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*How to Sew the NoneSuch, NonSuch or Album Quilt Block

How to Sew the NoneSuch, NonSuch or Album Quilt Block

***Rotary Cutting Directions: Again I refer you back to Mary Ellen Hopkins and her book Connecting Up.   Rotary cutting directions for the infinite number of quilt squares and blocks are beyond the scope of this blog.**

Alternatively, Judy Hopkins wrote a book called "Fit to Be Tied" published by That Patchwork Place in 1990 that is more readily available than Mary Ellen's book.  The book is basically entirely on the Bowtie quilt block, but Judy uses Mary Ellen's connector square technique and does provide cutting guide lines.

I have never found a more definitive source on the subject and I did search the internet before writing this and could not find a definitive source to reference.
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This is a quilt block that probably has half a dozen names depending upon whom you ask; I usually refer to it as the NoneSuch quilt block - I saw the block referenced as the NoneSuch quilt block back in 1986, I liked the name and have used that name ever since.  It has also been known as the Friendship Quilt Block, because it is often used for Friendship Quilts (for all occasions: going away gifts, weddings, birthdays, anniversaries, any special occasion to celebrate a special person).
I will be showing you lots of variations of this block at the end of the lesson, but for starters, here is a sample quilt that would be used as a Friendship Quilt because the center area has been made from plain muslin fabric so that people can write good wishes or their signatures   This particular little quilt was a "miniaturized" version of an antique quilt - each of the pieced blocks measures 1" square.

The pictures for this lesson are rather old and come from my long defunct website.  I created it as a humorous lesson featuring a tiny Hitty doll I owned at the time (she has been sold) and a miniature Saint Bernard as my helpers.  The Hitty link takes you to the Wikipedia website for anyone unfamiliar with the book, Hitty Her First Hundred Years by Rachel Field.  Hitty is a 6 1/4" wooden doll and has since publication of the book, many artists have carved their own versions of her, some selling for thousands of dollars.  I actually have one hard to find dark wood artisan doll for sale here at Ecrater if anyone is interested.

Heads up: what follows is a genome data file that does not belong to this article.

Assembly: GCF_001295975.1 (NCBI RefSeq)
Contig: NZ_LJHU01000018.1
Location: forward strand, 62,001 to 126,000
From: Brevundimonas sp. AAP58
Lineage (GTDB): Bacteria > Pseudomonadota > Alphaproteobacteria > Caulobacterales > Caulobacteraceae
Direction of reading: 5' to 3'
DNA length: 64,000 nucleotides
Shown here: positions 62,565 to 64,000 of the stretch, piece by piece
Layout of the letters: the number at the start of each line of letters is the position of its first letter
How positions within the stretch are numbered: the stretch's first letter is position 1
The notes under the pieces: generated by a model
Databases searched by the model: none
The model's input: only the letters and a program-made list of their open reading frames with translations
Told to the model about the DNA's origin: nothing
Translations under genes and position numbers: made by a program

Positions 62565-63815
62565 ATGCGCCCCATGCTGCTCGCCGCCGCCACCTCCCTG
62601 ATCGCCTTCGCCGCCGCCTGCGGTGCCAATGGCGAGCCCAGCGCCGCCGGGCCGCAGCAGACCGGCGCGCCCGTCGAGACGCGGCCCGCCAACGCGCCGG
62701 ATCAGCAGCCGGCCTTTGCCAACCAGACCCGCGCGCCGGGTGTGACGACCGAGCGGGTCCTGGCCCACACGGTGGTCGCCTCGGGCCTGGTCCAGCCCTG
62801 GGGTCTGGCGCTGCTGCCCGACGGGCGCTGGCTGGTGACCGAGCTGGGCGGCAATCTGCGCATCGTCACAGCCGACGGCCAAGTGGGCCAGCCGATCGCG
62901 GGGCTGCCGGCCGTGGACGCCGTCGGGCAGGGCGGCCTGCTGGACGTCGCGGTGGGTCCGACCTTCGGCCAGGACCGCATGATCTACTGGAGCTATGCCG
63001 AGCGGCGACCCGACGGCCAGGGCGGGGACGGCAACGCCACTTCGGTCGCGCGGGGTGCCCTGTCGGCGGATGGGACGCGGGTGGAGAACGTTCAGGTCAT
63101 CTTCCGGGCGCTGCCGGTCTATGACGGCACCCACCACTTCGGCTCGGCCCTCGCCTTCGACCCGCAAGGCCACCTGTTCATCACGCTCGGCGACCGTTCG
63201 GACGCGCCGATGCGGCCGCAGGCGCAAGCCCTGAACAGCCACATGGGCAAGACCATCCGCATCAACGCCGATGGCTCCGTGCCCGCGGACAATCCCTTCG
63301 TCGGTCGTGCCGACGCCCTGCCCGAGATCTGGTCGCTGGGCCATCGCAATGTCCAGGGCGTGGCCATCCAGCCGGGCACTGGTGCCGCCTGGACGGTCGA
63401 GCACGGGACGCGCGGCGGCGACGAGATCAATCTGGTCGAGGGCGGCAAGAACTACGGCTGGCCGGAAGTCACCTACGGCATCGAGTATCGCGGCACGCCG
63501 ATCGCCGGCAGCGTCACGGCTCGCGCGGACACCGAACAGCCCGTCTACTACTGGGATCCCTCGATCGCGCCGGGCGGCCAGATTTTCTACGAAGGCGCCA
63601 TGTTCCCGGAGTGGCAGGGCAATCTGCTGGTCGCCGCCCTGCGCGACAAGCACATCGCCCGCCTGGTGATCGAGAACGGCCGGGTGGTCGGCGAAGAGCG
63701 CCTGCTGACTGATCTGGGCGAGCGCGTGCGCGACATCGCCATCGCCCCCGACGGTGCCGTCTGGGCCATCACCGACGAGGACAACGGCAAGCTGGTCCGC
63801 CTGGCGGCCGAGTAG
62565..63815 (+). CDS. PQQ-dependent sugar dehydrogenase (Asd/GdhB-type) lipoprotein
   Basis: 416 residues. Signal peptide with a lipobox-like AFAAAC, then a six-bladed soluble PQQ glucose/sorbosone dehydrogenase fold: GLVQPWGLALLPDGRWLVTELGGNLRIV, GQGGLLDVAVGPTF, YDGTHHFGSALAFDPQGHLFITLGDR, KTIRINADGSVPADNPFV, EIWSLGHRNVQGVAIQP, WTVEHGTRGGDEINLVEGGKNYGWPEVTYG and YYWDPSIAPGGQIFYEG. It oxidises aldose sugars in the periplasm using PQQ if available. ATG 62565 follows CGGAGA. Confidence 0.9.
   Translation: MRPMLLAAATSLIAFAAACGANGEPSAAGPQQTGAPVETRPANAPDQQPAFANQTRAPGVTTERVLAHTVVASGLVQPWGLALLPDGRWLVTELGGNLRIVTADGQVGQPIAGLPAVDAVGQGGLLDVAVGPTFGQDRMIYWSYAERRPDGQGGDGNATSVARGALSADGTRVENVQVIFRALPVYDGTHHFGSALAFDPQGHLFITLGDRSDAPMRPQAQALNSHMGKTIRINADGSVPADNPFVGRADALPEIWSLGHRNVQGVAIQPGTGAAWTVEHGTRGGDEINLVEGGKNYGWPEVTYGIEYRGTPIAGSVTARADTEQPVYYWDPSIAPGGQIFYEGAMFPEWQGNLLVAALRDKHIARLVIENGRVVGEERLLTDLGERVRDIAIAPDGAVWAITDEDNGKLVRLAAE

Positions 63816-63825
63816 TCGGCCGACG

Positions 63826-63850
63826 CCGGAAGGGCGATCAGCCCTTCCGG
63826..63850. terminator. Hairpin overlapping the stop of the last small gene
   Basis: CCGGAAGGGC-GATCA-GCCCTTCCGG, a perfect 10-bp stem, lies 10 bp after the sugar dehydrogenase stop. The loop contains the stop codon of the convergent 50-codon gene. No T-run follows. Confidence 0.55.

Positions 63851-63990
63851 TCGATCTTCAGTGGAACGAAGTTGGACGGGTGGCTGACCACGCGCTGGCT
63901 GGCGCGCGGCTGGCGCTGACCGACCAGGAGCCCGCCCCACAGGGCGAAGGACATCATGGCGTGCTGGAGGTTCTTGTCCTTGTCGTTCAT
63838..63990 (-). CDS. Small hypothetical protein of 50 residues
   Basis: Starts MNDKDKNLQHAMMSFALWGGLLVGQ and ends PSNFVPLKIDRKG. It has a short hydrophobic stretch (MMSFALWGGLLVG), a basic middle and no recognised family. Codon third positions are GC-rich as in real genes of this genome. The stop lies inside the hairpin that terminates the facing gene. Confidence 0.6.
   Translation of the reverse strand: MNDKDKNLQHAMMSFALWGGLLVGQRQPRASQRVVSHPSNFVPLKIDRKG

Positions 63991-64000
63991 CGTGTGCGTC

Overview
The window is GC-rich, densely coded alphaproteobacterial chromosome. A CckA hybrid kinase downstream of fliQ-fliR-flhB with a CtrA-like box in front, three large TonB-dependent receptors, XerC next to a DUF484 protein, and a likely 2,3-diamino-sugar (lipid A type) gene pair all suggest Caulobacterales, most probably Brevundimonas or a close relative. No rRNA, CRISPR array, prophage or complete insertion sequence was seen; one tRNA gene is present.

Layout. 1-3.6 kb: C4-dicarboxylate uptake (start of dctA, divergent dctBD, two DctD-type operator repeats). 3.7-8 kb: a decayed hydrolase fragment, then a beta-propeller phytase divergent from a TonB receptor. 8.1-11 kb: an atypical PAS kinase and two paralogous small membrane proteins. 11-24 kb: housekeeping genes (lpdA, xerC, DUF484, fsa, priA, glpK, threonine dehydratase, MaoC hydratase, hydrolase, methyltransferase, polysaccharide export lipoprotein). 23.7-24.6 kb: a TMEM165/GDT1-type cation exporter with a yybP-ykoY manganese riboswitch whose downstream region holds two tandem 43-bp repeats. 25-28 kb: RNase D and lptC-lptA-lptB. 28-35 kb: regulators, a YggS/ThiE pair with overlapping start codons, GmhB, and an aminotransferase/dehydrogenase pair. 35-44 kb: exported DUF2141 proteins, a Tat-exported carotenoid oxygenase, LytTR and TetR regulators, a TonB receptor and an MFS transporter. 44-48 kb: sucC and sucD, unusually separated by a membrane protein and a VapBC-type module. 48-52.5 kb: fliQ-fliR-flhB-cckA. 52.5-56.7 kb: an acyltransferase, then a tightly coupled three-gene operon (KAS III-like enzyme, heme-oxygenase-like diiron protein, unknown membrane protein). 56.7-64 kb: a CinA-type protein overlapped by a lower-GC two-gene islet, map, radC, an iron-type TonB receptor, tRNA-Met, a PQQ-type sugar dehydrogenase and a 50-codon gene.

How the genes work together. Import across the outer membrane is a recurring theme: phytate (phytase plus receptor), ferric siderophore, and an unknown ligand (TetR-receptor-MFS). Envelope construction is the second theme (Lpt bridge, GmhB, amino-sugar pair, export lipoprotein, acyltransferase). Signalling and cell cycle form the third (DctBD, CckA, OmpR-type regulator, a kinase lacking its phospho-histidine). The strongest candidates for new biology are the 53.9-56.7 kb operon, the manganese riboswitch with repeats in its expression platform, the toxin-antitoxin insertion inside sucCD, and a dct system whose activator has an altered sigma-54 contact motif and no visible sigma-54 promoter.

**The lesson is similar to the Half Square Triangle lesson; however, there are 2 different sized squares used for making this block.  The main white muslin square is larger than the 2 smaller fruit print squares.  Again, Mary Ellen Hopkins book covers all this in detail - it takes a book to explain this.**

This technique works best on smaller blocks (I would recommend 5" squares and under for your largest cut size square).  It certainly can be done with larger squares - drawing sewing lines on large squares would be mandatory - it would be impossible to "eyeball" a 12" square.

We begin by selecting our fabrics: Little Hitty has chosen to use the white muslin center and a fruit print for the corners.

Do one corner at a time: lay one smaller square - right sides "kissing" the background white muslin (or whatever print you are using)
I should point out that one step not pictured (it is pictured in the Half Square Triangle Lesson) is that for beginners, you may wish to draw the diagonal line on which you will be sewing.
Remember you are going to be sewing off-set by about the width of a thread.
I have shown the finished sewing line next so you can see the off-set is on the "upper side" of the block; this means the lower side of the square is a bigger triangle and has a tad more room to turn over and fold neatly.  This is the reason you sew off-set by the width of about a thread - it does take practice.
So Let's back-track:
I will assume you have drawn your sewing line; I have sewn hundreds of these blocks, so I am lazy and I just  "eyeball it".  Little Hitty supervises.
Once more we have our sewn off-set seam:
It is Little Hitty's turn to work assisted by the big paw of her Saint Bernard and they do a nice job of folding the square over the seam line.
I finger press to hold it in place and then iron the corner; I chain sew.  I will sew a string of blocks sewing the one corner.  I will then stop, fold and press them all before moving on to the opposite corner.
Repeat same steps for opposite corner.
My little Saint Bernard is holding up the corner square to show you the bottom side had not yet been trimmed.

The finished block (press again after trimming)

**I may at some point in time decide to sell pre-cut fabric squares for this quilt block

Samples and Variations of the NonSuch Block
The same technique is also used for the Melon Block which is also known as the Album Block (and more names than I'm going to post).  Note how by changing colors and position, the look of the finished quilt can completely change.  Some samples are quilt tops sold year ago, a few were samples for a quilt magazine (mostly the miniaturized reproductions of antique quilts) and I actually kept one.

Miniaturized version, antique quilt, 1" square blocks; sold
 Miniaturized version, antique quilt for magazine
 Used all newly manufactured Civil War reproduction floral prints; my own collection
 Miniaturized version of a $365 antique quilt for a magazine
 Miniature blue & white; sold
 Miniature blue & yellow; sold
 Miniaturized version of antique quilt (I bought the quilt, I couldn't resist); sold the finished tiny quilt.  This is the Melon quilt block and the blocks are 1" square; sold
 Another Melon block quilt; 1" square blocks; sold
 Miniature quilt - sample made to highlight how to use stamped fabric squares in quilts; sold
 Miniaturized version, antique quilt, 1" square blocks; sold
Simple yellow & white; 1" square blocks; sold